February 27 Army Times -
The story ostensibly portrays many activities that the Walter Reed commander undertook as "CYA". However, I wanted to point out some things that did occur that are obviously not in keeping with the title and implications of the story.
Soldiers at Walter Reed Army Medical Center’s Medical Hold Unit say they have been told they will wake up at 6 a.m. every morning and have their rooms ready for inspection at 7 a.m., and that they must not speak to the media.
“Some soldiers believe this is a form of punishment for the trouble soldiers caused by talking to the media,” one Medical Hold Unit soldier said, speaking on the condition of anonymity.
It is unusual for soldiers to have daily inspections after Basic Training.
Technically, these soldiers are "active duty" which means the military can tell them what they can or cannot say to the media within certain parameters. Most units have a PAO or Public Affairs Office that handles inquiries and directs media. Thus, the command is not outside of what the military does in other units or outside of its pervue. However, the direction to stop talking to the media is very likely in direct reaction to the bad publicity the military medical command received from the Washington Post series of articles and the subsequent internet barrage.
What I find interesting is the comment regarding room inspections. In general, Building 18 has been rather informal. However, the recent Post articles pointed out that soldiers were drinking heavily in their rooms, possible death or injury of one or more from alcohol poisoning or narcotics, under age drinking (against the law even in the military), possible suicides or suicidal tendencies, PTSD events and, of course, the condition of the rooms from the walls, to ceilings to bathrooms and plumbing.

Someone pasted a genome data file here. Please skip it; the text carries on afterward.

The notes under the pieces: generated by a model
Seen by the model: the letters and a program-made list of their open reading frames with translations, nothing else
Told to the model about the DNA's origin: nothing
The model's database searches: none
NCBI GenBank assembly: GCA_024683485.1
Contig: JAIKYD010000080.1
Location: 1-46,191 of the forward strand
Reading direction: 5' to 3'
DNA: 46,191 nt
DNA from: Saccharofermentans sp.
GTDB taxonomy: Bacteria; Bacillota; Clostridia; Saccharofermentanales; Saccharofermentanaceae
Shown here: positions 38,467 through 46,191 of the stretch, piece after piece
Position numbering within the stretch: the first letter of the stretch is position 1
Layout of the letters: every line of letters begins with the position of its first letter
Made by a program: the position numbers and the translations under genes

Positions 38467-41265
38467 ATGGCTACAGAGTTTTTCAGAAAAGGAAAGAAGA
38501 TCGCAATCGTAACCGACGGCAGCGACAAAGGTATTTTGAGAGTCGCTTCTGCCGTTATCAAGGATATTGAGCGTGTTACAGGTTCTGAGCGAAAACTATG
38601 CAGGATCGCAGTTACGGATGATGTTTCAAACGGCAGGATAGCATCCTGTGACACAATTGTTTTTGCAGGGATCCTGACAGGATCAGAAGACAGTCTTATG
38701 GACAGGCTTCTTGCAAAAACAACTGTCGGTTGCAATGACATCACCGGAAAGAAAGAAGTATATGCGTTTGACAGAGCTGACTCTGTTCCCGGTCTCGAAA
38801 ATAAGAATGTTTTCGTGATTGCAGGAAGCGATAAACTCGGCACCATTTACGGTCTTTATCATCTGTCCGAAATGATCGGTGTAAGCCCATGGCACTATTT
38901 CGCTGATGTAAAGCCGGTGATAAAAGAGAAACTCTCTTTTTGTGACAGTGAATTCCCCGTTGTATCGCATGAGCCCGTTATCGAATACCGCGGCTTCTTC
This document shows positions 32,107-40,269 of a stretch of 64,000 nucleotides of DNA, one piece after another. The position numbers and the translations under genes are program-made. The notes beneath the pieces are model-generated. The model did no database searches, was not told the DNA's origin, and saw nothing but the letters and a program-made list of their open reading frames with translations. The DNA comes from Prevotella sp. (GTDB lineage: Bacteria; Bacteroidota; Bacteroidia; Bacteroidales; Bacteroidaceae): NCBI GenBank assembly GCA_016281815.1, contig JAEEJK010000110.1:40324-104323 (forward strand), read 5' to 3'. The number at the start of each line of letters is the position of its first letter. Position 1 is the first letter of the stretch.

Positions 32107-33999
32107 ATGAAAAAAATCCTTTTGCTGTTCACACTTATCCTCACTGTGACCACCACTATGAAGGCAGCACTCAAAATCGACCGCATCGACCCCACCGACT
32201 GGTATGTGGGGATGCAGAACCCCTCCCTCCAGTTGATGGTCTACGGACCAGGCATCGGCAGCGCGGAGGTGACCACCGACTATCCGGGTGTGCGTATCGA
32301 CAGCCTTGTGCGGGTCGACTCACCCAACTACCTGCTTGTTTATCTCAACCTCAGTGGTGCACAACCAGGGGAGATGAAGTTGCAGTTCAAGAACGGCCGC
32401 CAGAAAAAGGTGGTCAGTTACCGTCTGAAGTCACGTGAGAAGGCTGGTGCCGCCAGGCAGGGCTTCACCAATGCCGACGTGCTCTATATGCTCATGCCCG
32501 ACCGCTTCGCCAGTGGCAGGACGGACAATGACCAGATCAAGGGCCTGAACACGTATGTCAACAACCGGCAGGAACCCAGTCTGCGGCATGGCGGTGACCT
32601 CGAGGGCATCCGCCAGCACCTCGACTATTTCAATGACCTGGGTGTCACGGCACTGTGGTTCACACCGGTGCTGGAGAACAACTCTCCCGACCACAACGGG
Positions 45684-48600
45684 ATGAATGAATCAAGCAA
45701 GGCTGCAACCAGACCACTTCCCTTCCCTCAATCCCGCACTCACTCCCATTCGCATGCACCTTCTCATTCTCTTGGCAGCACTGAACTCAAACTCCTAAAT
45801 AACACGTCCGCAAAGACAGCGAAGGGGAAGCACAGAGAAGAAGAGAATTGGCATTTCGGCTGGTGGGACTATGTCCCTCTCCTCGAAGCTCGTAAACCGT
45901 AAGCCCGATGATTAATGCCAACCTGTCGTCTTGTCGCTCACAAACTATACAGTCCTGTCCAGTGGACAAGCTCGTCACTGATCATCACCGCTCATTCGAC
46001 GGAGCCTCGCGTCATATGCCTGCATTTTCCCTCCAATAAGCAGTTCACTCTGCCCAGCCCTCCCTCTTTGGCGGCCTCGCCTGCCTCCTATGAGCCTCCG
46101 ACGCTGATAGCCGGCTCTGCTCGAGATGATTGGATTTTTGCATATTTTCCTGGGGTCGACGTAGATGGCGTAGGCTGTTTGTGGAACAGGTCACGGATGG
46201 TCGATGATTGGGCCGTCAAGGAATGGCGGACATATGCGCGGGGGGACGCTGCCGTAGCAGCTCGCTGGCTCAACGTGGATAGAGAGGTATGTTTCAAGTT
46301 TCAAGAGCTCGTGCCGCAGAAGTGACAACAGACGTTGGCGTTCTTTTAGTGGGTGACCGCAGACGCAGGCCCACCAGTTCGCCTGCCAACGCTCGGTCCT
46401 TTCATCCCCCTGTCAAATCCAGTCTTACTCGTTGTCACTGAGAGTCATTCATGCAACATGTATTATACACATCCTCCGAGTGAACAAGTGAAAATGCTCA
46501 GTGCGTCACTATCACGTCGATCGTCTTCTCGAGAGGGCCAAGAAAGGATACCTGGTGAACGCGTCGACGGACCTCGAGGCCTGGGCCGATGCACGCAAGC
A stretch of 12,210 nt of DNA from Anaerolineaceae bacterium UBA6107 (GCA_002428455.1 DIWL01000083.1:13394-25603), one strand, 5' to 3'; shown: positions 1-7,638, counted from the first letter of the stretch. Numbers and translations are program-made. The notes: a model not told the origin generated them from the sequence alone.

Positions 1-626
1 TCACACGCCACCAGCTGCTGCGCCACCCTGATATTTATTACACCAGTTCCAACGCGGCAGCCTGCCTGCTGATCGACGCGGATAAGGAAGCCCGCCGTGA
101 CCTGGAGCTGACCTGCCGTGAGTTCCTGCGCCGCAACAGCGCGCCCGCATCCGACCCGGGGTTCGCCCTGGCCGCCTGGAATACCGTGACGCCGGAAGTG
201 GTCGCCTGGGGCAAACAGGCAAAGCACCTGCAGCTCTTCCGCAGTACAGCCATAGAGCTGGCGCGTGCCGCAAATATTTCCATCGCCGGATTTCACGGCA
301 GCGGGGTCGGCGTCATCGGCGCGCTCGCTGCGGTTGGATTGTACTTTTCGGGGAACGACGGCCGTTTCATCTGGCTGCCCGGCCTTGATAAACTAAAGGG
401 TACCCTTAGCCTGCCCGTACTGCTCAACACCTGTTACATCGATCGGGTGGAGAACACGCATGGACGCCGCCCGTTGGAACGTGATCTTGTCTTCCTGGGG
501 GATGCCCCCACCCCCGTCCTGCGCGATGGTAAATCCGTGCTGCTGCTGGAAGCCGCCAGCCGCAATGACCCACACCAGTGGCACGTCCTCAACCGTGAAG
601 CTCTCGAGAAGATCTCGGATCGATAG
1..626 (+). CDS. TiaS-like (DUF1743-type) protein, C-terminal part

While it may seem harsh from a civilian perspective, particularly in light of the condition of some of the soldiers, it is a rather military response to the conditions. The only way to know is to inspect. That may, in fact, seem like "punishment", particularly to those who were not involved in the original complaint and interview or who do have issues.
Difficulties in this process will still arise because many of the patients are not fit enough or beyond pain meds in order to perform a military type cleaning of their own rooms. Still, there are others who are simply waiting to be processed for reasons only the military can sort out that are not beyond certain capabilities.
On a side note, it has been recommended by the VA and other top psychiatric professionals that getting back to "normal" routine after a traumatic event can be a stabilizing factor. On the other hand, I can't speak for the physical or psychiatric health of all the patients currently residing there. This may be helpful to some and detrimental to others. A more refined process for identifying the "cans" from the "can't" may need to be instigated or is already available. Finally, some are awaiting the completion of their treatment, a Medical Exam Board (MEB) indicating their condition and processing back to their active duty units as "fit". It may be appropriate to maintain "good military order" and not allow soldiers to slip into conditions or activities that would be detrimental to their ability to be deployed.